At nationalisation, the Attlee government over-valued the stock and so over-compensated the shareholders. British Rail was lumbered with annual interest payments of £27 million (equivalent to £675 million today). In the 1960s the Conservative and Labour governments closed 6,000 miles of track, leaving 12,000, and closed 4,000 stations, leaving just 3,000.

The 1996-7 privatisation broke British Rail into a hundred organisations, divided between track and operations. It costs taxpayers £5 billion a year, far more than British Rail. Railtrack collapsed; the Strategic Rail Authority was abolished.
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6 of 6 people found the following review helpful By Peter Durward Harris #1 HALL OF FAMETOP 50 REVIEWER on 30 Mar. 2009
Format: Paperback
In the preface, the author explains that this book attempts to combine a description of the history of the railways and their social impact in one easy-to-read volume. He concedes that this necessarily means omitting some developments that railway enthusiasts might normally expect to find in a conventional railway history book. For example, there is not a lot here about locomotive or other railway developments, though they have been well-documented in plenty of other books. The author wanted to illustrate the social impact that railways had, which has always been about much more than getting from A to B. Overall, I think it fair to say that the author has largely succeeded in his aims, although some aspects of the social impact are missing, just like a lot of the railway developments.

Much of the book focuses on the nineteenth century, which saw the birth of the railways and the development of the network. During this period, the politicians tried not to interfere in the running of railways once built, though they still had to sanction the building of each new line. Indeed, during the periods of most rapid development, parliamentary business was often dominated by legislation pertaining to railway construction. With the railways came a host of other problems involving safety of both staff and passengers, staff working conditions and a myriad of other issues. The twentieth century began with the railways in a dominant position, but the situation wasn't as bright even at the time as it is sometimes depicted. The first of two major wars (in which the railways played a vital role) began the long period of government involvement (some would say interference) in running the railways that has continued ever since.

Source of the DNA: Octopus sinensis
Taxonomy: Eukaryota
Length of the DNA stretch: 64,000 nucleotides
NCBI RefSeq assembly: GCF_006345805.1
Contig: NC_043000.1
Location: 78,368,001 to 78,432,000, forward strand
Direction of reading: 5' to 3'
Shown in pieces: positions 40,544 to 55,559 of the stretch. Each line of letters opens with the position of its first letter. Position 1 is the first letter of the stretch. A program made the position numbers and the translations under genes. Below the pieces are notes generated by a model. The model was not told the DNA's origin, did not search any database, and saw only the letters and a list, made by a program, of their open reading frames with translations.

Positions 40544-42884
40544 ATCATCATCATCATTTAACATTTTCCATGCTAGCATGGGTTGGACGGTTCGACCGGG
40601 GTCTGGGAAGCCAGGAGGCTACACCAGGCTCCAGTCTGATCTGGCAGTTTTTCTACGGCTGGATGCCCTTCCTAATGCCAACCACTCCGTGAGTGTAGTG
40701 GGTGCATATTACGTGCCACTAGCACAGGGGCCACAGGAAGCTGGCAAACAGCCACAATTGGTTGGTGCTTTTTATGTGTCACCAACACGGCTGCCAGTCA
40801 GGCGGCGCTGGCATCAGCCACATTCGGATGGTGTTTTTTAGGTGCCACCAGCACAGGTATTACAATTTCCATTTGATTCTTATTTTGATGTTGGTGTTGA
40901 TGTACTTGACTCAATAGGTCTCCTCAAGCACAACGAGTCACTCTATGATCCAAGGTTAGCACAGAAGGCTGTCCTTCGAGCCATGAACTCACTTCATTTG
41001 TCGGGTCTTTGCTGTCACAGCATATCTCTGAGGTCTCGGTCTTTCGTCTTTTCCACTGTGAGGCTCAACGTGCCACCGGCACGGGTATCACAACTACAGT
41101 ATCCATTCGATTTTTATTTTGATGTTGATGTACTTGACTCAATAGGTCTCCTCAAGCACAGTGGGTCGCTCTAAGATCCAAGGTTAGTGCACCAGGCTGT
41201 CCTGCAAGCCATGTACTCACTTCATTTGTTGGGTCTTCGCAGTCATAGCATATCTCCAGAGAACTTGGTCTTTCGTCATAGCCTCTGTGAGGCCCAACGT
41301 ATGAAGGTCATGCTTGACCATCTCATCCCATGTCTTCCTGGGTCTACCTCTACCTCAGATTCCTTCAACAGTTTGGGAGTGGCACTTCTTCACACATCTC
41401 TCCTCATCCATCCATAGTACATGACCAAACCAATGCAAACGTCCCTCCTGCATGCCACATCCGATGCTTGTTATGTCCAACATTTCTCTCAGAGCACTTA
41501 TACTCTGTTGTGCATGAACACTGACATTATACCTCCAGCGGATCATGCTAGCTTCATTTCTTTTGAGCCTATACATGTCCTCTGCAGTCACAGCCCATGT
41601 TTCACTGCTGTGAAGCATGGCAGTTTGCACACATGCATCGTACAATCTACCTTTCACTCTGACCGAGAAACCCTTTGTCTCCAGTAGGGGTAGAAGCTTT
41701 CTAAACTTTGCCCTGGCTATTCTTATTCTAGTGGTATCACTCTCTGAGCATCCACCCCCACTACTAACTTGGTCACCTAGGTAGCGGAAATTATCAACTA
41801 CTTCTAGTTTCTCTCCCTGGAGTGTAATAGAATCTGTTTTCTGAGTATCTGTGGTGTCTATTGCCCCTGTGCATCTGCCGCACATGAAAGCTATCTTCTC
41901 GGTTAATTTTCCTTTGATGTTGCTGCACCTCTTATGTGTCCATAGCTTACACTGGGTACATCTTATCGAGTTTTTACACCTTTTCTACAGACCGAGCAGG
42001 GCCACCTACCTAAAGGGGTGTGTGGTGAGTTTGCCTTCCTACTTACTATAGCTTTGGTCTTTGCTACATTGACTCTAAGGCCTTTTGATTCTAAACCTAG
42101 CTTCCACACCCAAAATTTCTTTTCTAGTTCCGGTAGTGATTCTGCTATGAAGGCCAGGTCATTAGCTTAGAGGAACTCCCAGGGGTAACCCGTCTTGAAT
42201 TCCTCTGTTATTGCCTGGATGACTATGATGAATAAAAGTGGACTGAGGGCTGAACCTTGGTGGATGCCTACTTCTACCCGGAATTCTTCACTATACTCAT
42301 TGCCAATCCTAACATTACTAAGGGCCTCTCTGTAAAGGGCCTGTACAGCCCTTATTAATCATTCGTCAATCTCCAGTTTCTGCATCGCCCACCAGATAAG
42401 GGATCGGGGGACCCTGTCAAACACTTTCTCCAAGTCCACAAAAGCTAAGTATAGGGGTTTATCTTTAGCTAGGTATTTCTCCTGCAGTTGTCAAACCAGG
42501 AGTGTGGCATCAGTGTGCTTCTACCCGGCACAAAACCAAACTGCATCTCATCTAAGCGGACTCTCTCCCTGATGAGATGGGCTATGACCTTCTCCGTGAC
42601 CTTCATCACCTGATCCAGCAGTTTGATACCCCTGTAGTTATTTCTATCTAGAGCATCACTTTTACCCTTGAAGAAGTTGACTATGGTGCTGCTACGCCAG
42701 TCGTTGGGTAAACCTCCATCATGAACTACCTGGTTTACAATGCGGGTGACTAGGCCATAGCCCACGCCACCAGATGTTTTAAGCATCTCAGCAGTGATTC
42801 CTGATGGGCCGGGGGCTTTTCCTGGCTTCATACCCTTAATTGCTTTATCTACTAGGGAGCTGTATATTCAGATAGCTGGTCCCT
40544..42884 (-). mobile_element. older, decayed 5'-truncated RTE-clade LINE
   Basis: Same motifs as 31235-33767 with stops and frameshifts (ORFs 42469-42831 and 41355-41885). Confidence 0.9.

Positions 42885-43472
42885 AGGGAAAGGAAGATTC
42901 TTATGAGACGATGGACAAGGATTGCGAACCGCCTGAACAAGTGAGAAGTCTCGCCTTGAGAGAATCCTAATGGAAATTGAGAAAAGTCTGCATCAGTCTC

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5 of 5 people found the following review helpful By MarkK TOP 1000 REVIEWER on 7 April 2010
Format: Hardcover
Few inventions did more to change life in Britain than the railways. Since the establishment of the first steam-powered lines in the early 19th century, they demolished locality, lowered the cost of goods, and made cheap travel a reality for millions of Britons. Yet as Christian Wolmar shows, this transformation was hardly a smooth one, shaped first by numerous growing pains and then the vagaries of government policy. This history, and its role in shaping Britain's railway system today, is the subject of his book, which describes both how the railways changed Britain and how Britons, in turn changed the railways.

Wolmar's scope is a broad one, ranging back to the early gravity- and horse-drawn routes of the 17th century. Yet it is not until steam engines are introduced that the railways emerge as a prominent mode of transportation. While initially envisioned primarily as a means of moving freight, Wolmar notes that railways soon found transporting passengers to be their most lucrative source of revenue. Soon railways sprang up throughout Britain, and by the start of the twentieth century lines reached nearly every corner of the island. Yet dominance bred complacency, and the railways were slow to respond to the challenge posed by the emergence of road haulage in the early twentieth century. Hobbled by under-investment during the two world wars and handicapped by successive (and sometimes conflicting) government mandates, Britain's railway network was in decline by the second half of the twentieth century.